Rationale: The regenerative potential of the heart is insufficient to fully restore functioning myocardium after injury, motivating the quest for a cell-based replacement strategy. Bone marrow-derived mesenchymal stem cells (MSCs) have the capacity for cardiac repair that appears to exceed their capacity for differentiation into cardiac myocytes.
Objective: Here, we test the hypothesis that bone marrow derived MSCs stimulate the proliferation and differentiation of endogenous cardiac stem cells (CSCs) as part of their regenerative repertoire.
Methods and results: Female Yorkshire pigs (n=31) underwent experimental myocardial infarction (MI), and 3 days later, received transendocardial injections of allogeneic male bone marrow-derived MSCs, MSC concentrated conditioned medium (CCM), or placebo (Plasmalyte). A no-injection control group was also studied. MSCs engrafted and differentiated into cardiomyocytes and vascular structures. In addition, endogenous c-kit(+) CSCs increased 20-fold in MSC-treated animals versus controls (P<0.001), there was a 6-fold increase in GATA-4(+) CSCs in MSC versus control (P<0.001), and mitotic myocytes increased 4-fold (P=0.005). Porcine endomyocardial biopsies were harvested and plated as organotypic cultures in the presence or absence of MSC feeder layers. In vitro, MSCs stimulated c-kit(+) CSCs proliferation into enriched populations of adult cardioblasts that expressed Nkx2-5 and troponin I.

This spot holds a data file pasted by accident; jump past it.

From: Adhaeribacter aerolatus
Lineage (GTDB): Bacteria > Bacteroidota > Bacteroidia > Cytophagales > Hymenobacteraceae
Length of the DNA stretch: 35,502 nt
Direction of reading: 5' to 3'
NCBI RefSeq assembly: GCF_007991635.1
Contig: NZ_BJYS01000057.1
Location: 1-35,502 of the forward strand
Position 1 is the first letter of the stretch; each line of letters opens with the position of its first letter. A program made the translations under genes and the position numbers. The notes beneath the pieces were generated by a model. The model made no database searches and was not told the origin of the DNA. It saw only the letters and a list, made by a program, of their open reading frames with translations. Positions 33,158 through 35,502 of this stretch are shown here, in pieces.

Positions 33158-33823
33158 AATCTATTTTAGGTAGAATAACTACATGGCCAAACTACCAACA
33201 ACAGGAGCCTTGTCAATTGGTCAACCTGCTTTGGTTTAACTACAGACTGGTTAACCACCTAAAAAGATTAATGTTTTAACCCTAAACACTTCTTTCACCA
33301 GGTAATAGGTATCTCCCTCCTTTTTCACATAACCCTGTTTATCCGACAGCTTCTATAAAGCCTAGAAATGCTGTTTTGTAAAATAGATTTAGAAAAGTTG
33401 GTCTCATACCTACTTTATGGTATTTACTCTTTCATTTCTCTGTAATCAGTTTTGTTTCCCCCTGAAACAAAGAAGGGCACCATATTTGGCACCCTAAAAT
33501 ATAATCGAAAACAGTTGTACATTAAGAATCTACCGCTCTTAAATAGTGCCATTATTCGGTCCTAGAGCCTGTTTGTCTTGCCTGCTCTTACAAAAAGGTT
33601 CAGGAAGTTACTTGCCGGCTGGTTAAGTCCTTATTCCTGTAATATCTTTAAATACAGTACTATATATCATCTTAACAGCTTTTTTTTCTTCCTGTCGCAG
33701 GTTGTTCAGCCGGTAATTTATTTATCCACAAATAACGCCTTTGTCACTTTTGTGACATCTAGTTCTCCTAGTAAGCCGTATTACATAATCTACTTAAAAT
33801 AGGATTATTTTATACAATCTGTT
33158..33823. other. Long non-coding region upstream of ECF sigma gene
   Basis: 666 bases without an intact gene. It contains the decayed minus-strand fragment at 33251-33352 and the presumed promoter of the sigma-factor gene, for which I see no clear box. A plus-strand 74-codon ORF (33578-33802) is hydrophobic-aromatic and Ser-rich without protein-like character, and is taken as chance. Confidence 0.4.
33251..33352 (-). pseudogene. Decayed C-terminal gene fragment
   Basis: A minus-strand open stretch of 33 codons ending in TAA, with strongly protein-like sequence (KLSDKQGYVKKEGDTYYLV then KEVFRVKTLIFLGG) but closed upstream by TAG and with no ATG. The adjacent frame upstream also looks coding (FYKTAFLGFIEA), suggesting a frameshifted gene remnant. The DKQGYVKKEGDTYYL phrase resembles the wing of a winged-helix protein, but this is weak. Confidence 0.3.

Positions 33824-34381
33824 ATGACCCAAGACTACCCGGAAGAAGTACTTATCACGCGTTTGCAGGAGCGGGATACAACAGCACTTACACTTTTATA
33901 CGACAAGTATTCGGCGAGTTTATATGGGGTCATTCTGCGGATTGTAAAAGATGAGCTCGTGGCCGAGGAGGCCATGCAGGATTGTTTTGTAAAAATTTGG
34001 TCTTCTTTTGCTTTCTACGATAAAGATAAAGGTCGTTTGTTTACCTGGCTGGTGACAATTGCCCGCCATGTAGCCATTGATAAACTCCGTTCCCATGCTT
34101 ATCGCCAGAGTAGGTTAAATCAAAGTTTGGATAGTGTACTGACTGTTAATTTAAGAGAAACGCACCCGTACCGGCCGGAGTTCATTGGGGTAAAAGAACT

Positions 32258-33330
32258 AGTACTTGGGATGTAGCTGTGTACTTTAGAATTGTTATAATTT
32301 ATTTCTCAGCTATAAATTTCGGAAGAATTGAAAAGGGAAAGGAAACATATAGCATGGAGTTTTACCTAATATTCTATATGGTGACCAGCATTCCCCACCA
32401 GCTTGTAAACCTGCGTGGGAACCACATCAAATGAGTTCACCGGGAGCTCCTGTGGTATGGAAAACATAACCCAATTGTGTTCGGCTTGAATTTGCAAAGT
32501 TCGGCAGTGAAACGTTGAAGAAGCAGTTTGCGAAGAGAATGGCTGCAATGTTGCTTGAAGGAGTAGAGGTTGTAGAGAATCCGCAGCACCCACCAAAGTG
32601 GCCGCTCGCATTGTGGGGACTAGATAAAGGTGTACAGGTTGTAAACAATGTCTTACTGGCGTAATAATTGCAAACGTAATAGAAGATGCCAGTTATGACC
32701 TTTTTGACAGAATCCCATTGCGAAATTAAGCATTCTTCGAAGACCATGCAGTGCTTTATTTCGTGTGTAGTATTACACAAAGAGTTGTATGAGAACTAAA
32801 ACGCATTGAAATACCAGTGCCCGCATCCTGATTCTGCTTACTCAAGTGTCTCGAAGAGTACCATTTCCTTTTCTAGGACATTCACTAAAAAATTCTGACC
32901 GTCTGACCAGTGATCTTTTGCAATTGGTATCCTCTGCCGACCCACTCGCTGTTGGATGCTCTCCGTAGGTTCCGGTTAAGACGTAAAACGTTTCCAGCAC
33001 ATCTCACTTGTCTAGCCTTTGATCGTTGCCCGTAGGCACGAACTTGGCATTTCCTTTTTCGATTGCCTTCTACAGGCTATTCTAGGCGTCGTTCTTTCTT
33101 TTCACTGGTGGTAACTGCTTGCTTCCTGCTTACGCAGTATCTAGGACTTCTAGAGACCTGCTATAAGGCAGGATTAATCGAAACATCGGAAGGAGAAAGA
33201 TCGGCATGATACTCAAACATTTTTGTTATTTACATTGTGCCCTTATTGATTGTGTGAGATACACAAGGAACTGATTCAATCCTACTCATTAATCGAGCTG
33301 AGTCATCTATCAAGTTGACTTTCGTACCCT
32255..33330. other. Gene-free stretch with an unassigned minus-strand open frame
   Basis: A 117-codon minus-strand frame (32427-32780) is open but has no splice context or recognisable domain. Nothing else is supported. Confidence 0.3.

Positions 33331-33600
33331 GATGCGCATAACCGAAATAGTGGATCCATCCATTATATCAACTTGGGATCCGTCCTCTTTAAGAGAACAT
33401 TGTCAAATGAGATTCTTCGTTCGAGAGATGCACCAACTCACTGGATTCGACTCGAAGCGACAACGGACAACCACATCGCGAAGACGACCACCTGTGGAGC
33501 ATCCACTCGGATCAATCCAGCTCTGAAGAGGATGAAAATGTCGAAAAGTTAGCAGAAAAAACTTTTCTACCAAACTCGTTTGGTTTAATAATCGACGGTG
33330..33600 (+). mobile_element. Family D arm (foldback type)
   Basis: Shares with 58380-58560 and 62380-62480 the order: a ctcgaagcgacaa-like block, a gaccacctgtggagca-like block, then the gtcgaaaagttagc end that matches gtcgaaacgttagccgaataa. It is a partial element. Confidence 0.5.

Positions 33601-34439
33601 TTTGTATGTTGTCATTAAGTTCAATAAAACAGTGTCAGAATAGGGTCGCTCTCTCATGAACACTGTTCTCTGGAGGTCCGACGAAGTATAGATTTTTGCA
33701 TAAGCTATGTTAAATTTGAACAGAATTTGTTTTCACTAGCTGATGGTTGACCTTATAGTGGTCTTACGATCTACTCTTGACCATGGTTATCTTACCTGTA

Conclusions: MSCs stimulate host CSCs, a new mechanism of action underlying successful cell-based therapeutics.